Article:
Reviewed by Josep Soler-Carbonell, University of Oxford
This revised translation of the original 2000 edition in French is a masterpiece in the available literature regarding the threats and consequences of language homogenization and loss. It contains a wealth of information and illustrative examples from a vast range of languages from all parts of the world and from different historical periods, an unmistakable sign of the top-notch linguist that the reader is being guided by. The writing style is clear and easy to follow, for which the translator deserves credit; the book is accessible, in general terms, for a broad audience and not only for experts on the topic.
The book is divided into three parts: ‘Languages and life’, ‘Languages and death’, and ‘Languages and resurrection’. It contains eleven chapters and a final conclusion. In the first part, comprising Chs. 1–4, the running argument is the link that exists between languages and human life, touching upon the notion of language as a living species, with regard to how they are similar and how they differ. The second part (Chs. 5–9) explores in depth the link between languages and death, analyzing what we mean by a ‘dead’ language, what constitute possible ways (‘paths’) that a language becomes extinct, and what the potential causes are. Ch. 8 provides a general overview of the language situation across the world and makes explicit the link between language and culture, as well as the loss that the extinction of a language implies for all of humanity.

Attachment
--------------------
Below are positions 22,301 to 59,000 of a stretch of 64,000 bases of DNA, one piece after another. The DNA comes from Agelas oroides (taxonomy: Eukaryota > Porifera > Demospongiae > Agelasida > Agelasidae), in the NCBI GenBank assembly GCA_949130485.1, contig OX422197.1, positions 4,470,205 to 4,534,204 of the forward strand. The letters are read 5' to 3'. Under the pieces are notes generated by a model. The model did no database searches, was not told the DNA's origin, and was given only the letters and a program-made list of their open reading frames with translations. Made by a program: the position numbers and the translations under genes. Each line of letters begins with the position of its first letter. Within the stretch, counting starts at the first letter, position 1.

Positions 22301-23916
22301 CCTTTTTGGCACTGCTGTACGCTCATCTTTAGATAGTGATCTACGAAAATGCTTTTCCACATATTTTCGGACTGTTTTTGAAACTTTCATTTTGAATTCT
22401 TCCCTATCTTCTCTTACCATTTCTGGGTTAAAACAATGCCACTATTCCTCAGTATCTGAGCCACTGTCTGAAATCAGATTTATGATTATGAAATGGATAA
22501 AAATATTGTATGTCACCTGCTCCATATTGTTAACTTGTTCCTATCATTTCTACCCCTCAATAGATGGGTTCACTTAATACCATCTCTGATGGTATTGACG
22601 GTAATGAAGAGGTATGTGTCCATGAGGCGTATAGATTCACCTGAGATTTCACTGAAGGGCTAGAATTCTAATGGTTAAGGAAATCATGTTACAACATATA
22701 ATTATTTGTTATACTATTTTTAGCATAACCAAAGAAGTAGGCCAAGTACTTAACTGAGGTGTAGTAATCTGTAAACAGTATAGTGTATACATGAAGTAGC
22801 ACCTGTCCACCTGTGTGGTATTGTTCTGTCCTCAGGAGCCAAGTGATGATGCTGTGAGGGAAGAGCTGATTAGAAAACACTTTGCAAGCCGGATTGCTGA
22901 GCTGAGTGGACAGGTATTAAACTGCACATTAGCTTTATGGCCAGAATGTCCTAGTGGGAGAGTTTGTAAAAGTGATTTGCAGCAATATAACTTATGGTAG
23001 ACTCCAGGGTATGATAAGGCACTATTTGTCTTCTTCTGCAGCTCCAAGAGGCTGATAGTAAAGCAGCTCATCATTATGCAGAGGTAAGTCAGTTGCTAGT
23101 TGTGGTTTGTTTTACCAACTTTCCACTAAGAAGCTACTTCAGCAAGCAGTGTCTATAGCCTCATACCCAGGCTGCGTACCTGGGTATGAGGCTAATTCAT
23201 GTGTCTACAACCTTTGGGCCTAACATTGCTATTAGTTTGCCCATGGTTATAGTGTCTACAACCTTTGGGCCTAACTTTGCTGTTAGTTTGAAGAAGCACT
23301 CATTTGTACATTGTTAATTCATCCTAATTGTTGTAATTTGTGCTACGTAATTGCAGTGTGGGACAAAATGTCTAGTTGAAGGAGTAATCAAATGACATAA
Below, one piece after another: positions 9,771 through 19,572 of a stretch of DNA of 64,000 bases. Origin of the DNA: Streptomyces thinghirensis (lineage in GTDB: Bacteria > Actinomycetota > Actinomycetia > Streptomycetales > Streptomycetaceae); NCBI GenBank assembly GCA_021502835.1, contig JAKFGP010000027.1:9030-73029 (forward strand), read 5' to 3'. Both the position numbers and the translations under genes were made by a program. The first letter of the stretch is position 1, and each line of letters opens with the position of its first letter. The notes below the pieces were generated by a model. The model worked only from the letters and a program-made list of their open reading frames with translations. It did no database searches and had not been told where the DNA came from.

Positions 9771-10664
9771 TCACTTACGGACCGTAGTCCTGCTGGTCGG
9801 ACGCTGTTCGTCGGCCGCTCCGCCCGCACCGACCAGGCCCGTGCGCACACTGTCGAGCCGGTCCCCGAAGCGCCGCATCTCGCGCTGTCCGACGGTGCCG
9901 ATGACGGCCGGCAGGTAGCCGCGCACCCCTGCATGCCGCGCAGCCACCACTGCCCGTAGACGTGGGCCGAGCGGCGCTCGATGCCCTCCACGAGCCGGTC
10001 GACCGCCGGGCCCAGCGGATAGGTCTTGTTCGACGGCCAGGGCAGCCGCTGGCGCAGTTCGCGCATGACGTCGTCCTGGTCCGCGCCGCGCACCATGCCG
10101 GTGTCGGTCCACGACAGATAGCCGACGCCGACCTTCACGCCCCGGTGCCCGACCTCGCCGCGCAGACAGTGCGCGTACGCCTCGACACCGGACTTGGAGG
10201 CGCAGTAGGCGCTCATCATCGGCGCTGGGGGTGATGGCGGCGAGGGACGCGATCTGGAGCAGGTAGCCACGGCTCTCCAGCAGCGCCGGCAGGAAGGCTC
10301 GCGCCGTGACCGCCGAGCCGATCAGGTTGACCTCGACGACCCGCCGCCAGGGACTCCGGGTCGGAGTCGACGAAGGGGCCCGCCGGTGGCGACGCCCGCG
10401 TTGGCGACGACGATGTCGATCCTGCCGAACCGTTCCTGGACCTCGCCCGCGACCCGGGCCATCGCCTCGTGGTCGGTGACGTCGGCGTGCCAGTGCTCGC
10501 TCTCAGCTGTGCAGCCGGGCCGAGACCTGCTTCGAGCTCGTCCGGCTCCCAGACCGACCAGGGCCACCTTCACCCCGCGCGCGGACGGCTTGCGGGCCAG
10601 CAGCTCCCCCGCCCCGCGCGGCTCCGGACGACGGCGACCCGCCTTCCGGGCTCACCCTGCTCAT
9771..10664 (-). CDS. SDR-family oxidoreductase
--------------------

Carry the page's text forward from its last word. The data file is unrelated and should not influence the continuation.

From the many examples that the book provides, the following one can be highlighted. In Pomo, spoken by a few people 160 kilometers north of San Francisco, the notion of ‘running’ can be expressed in five different verbal forms that combine affixes and radicals in different ways in order to convey five different meanings: (i) if the running is performed by a single individual, (ii) if the running is performed by a group, (iii) if the runner has four feet, (iv) if there are many runners of this type, and (v) if those referred to are a group of humans in a car.
The third and final part, including Chs. 10 and 11 and the conclusion, comprises the climax of the book. Ch. 10 describes the history of Hebrew in full detail, from ancient times until the present day, with a focus on the nineteenth century and on Ben-Yehuda. The optimistic message of this chapter, and of the book in general, is that reviving a language is not easy. It is a difficult undertaking, demanding a lot of effort and a very specific and favorable context, but if a group of resolved individuals are determined to persevere and carry on that aim, it can be achieved.